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Secrets of Staffordshire Hoard set to be revealed in new book

Photo: FRANTZESCO KANGARIS/AFP/Getty Images

After a decade of research following the discovery of the Staffordshire Hoard, a new book is aiming to reveal some of its secrets.

The Hoard was first discovered near Lichfield in 2009, and contained more than 600 objects found in 4600 fragments 4 kilos of gold, 1.7 kilos of silver and thousands of cloisonné garnets.

The majority of the treasure was crafted between the mid-sixth and mid-seventh centuries AD and buried between 650-675 AD. It is the largest collection of Anglo-Saxon gold and silver ever discovered.

A new book, which will be available in November, aims to reveal the importance of the Hoard to our knowledge of British and world history.

The details include:

  • Convincing evidence of precious Christian objects being carried as talismans into battle;
  • Armour and weapons confirming the widespread and brutal events which happened between warring English kingdoms;
  • Theories about why the Hoard was assembled and buried where it was discovered.
  • Clues to who the potentially high-status owner of the treasure was.

The collection is jointly owned by Stoke-on-Trent City Council and Birmingham City Council, with many items on display at the Potteries Museum & Art Gallery in Hanley.

Councillor Lorraine Beardmore, Stoke-on-Trent City Council cabinet member for culture, sport and leisure, said: “The publication of this fascinating book will be the culmination of 10 years of dedicated work by incredibly talented archaeologists, curators, and Anglo-Saxon experts. It’s a wonderful example of teams from different organisations working together to produce something truly inspiring and ground-breaking – and the results will now transform our perceptions of ancient Britain.

“The book is sure to spark further fascination with the origins of the Hoard and hopefully these latest revelations will encourage even more visitors to see the displays here at the Potteries Museum & Art Gallery, as well as at Birmingham Museum & Art Gallery. This summer the Potteries Museum unveiled a refreshed exhibition to mark the tenth anniversary of the discovery of the Hoard and it’s definitely one that’s not to be missed. We’re looking forward to the publication in November and being able to amaze even more visitors with the astonishing story of this stunning treasure.”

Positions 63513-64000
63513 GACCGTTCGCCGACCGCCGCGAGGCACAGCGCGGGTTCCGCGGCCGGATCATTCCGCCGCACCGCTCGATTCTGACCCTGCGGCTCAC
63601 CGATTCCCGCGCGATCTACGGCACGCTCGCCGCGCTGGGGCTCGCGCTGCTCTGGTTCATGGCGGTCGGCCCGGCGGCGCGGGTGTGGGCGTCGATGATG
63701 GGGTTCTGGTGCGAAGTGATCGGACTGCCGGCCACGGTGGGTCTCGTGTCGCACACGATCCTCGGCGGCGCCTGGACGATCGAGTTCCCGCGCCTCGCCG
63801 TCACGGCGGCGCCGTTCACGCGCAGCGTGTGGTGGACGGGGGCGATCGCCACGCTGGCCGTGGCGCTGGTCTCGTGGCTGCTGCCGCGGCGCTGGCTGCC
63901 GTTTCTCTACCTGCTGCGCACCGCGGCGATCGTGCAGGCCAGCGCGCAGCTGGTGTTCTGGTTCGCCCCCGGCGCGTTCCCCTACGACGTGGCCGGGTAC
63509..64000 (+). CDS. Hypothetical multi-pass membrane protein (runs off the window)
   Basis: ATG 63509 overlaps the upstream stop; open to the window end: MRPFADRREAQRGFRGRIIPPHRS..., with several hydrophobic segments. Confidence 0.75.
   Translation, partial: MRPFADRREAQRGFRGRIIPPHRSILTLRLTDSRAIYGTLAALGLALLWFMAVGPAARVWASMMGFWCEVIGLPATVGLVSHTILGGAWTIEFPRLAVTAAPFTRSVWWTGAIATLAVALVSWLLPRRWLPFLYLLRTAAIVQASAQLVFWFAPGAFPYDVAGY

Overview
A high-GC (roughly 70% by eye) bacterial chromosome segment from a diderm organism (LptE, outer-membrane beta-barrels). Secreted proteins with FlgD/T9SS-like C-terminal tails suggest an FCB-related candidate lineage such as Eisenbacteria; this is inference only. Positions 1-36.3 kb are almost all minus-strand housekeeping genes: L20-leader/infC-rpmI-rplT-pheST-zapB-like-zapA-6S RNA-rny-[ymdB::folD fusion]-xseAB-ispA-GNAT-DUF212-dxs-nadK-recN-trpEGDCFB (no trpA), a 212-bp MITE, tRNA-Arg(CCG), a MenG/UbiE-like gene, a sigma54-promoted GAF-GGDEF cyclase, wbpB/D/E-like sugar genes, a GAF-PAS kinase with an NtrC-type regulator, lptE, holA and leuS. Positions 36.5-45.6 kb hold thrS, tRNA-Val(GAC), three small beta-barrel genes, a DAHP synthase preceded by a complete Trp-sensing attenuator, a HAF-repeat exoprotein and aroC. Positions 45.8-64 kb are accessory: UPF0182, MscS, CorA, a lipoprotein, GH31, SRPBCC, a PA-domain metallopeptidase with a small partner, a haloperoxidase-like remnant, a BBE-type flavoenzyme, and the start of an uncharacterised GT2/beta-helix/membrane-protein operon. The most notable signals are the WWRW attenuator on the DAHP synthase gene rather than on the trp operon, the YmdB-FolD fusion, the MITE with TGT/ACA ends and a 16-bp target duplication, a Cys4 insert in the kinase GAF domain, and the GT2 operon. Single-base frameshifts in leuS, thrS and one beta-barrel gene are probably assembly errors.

Duncan Wilson, Historic England’s Chief Executive, said: “In 2009 we received a rather breathless call from an officer of the Portable Antiquities Scheme saying that something astonishing had been unearthed in an ordinary field near Lichfield. What followed exceeded all expectations and over the past 10 years we have been proud to fund the research into the Hoard that has allowed us to learn just what our 7th Century ancestors were capable of. The range of fascinating objects discovered has given us an extraordinary insight into Saxon craftsmanship and culture and this new monograph gives in-depth detail of everything we know about this spectacular discovery.”

Paul Drury, President of the Society of Antiquaries, said: ‘Ever since the Staffordshire Hoard was discovered in July 2009, it has captured the imagination of scholars and the public alike, here and abroad. We are honoured to be publishing it in this magnificently illustrated monograph, the eightieth in our Research Report series established over a century ago. Thanks to the generosity of Historic England it is available at a price that we hope will make it readily accessible to a wide audience, as well as ultimately in digital form online.’

The Staffordshire Hoard: An Anglo-Saxon Treasure (ed Chris Fern, Tania Dickinson & Leslie Webster) will be published by the Society of Antiquaries of London on November 1st to coincide with a colloquium ‘Publishing the Staffordshire Treasure: impact and implications’, where key contributors to the project and monograph will be revealing the Hoard discoveries for the first time. With the help of Historic England, the Society has been able to keep costs of the letterpress of The Staffordshire Hoard low and enable a Print on Demand copy to be made available at an affordable price. In due course, an Open Access version will be available free from OAPEN and ADS.

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